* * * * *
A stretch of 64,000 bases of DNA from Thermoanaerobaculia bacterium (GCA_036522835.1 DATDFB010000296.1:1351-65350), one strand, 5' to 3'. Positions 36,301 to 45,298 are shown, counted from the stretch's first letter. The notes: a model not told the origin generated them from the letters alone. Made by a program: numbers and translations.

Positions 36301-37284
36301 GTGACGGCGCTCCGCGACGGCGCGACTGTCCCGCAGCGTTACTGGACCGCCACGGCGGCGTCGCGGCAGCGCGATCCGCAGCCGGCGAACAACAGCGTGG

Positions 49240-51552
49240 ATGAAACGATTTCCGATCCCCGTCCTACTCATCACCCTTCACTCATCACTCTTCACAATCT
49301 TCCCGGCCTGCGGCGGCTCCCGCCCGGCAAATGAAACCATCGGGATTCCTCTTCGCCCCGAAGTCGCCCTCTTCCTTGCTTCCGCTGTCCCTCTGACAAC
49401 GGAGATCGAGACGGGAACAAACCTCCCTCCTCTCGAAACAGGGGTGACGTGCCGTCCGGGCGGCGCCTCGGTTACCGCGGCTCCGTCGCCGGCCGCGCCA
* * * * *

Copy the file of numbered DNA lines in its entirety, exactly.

A stretch of 64,000 bases of DNA from Thermoanaerobaculia bacterium (GCA_036522835.1 DATDFB010000296.1:1351-65350), one strand, 5' to 3'. Positions 36,301 to 45,298 are shown, counted from the stretch's first letter. The notes: a model not told the origin generated them from the letters alone. Made by a program: numbers and translations.

Positions 36301-37284
36301 GTGACGGCGCTCCGCGACGGCGCGACTGTCCCGCAGCGTTACTGGACCGCCACGGCGGCGTCGCGGCAGCGCGATCCGCAGCCGGCGAACAACAGCGTGG

Positions 49240-51552
49240 ATGAAACGATTTCCGATCCCCGTCCTACTCATCACCCTTCACTCATCACTCTTCACAATCT
49301 TCCCGGCCTGCGGCGGCTCCCGCCCGGCAAATGAAACCATCGGGATTCCTCTTCGCCCCGAAGTCGCCCTCTTCCTTGCTTCCGCTGTCCCTCTGACAAC
49401 GGAGATCGAGACGGGAACAAACCTCCCTCCTCTCGAAACAGGGGTGACGTGCCGTCCGGGCGGCGCCTCGGTTACCGCGGCTCCGTCGCCGGCCGCGCCA